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Deji Adeyanju should leave Nigerians to worry about the removal of fuel subsidy & stop the blame act

Fuel subsidy has been an essential topic of discussion In Nigeria for more than a decade, and it is not going to stop now.

Image credit: The cable

A country that imports petroleum products, and is among the largest oil producers in Africa, would always contend with this issue until it can refine crude oil domestically.

Now, the topic is on the horizon again as the minister of finance, Zainab Ahmed, complained that fuel subsidy is costing Nigeria the resources invested in Schools and hospitals.

Admittedly, Some officials in this present administration are part of the people that protested the removal of fuel subsidies during President Goodluck Jonathan's administration.

But, it now looks like one doesn't get the complete picture of everything until you get into the Government and see things for yourself as fuel subsidy continues to give policymakers a hard time.

However, the way we politicize matters in the country makes more negative impact than the matter itself.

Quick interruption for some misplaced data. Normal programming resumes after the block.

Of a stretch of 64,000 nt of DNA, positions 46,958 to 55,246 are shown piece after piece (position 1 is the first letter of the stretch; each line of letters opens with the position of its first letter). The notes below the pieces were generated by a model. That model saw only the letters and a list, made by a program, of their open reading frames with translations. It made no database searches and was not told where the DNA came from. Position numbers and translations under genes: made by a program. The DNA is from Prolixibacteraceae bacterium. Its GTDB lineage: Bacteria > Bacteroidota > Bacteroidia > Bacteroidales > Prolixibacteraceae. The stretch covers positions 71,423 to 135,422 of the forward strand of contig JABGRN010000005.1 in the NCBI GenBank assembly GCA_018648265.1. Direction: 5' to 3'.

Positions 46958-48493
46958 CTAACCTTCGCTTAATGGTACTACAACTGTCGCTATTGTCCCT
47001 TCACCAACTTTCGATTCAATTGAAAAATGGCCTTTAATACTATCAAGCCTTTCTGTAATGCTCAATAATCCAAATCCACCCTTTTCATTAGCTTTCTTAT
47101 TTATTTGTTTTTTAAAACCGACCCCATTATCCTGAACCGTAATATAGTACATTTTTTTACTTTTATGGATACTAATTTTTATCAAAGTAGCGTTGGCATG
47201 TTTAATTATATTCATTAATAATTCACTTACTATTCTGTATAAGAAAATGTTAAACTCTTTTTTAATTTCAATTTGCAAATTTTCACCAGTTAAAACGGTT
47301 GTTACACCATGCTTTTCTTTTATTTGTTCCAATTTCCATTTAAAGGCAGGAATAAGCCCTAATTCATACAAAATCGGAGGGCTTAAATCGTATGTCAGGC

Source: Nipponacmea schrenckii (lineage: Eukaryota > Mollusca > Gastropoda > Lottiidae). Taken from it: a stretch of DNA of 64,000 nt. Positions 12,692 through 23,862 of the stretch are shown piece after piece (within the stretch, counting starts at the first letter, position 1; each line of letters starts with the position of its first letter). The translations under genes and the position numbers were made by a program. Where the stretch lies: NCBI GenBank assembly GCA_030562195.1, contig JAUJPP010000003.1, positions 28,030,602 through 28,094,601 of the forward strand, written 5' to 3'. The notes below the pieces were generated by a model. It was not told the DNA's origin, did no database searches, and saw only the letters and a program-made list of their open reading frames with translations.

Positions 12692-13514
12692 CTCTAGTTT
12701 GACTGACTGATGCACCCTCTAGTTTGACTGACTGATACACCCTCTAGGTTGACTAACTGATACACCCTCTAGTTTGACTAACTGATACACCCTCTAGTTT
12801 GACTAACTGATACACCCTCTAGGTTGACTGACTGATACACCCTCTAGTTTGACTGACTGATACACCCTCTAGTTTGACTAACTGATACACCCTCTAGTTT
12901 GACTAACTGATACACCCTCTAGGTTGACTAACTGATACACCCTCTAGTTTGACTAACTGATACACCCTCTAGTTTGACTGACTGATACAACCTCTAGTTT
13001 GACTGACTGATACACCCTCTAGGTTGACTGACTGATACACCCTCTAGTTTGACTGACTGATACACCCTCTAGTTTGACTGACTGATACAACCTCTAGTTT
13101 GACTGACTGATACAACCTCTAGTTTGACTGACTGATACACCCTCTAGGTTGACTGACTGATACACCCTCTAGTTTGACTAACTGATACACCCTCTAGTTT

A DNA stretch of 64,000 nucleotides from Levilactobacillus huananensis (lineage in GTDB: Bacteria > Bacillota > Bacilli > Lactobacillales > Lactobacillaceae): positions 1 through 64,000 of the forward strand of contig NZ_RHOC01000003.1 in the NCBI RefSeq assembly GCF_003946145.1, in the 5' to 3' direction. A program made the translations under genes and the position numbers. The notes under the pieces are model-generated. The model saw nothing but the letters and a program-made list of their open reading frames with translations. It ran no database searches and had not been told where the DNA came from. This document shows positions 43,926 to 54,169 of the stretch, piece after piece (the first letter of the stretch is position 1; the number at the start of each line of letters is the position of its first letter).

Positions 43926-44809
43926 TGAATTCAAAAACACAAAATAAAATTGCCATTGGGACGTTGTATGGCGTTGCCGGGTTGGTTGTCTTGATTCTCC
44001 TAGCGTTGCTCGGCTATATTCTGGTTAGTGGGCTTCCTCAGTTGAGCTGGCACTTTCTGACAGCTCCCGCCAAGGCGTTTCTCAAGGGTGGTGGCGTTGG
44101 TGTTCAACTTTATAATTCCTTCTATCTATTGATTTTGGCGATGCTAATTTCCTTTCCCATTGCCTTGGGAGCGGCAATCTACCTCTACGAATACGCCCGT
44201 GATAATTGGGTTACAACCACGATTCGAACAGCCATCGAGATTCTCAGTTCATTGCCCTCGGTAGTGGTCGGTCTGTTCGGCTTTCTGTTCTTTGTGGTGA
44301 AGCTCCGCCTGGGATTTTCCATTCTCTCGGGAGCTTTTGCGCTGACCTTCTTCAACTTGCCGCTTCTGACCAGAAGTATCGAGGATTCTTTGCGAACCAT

On Sunday morning, Deji Adeyanju alleged that the federal government plans to increase fuel pump price to N450 per liter. He also analyzed the price of commodities under this administration with that during Goodluck's administration.

In my opinion, Deji Adeyanju should leave Nigerians to worry about the removal of fuel subsidy as allegations like this is capable of throwing traders into fear and shooting up the price of commodities.

Image credit: Within Nigeria

That his favorite president (Goodluck Jonathan) contemplated and even removed fuel subsidy at some point during his administration is a testament to the fact that only the person on the seat knows and sees the damage that fuel subsidy is doing to our economy.

Image credit: Premium Times

Also, the comparison price of goods during Buhari's regime to that of Goodluck Jonathan to discredit this government's effort is unfair to the president.

Image credit: Elite Nigeria

To state the obvious, both leaders did not have the same challenges in government. During Jonathan's era, only Boko Haram constituted his primary challenge. But president Buhari is grappling with bandits in the Northwest, Boko Haram in the Northeast, agitations all over the South East, and even the issue of the drop in price of crude oil in the international market.

All of these challenges have dire economic consequences and are capable of shooting the price of goods up.

When the value of crude oil has dropped, it is not of place for the government to consider or contemplate the removal of fuel subsidies to save funds. Still, then, the government is yet to do that, which is why Deji Adeyanju should stop the blame game and allow the people to worry about fuel subsidies.

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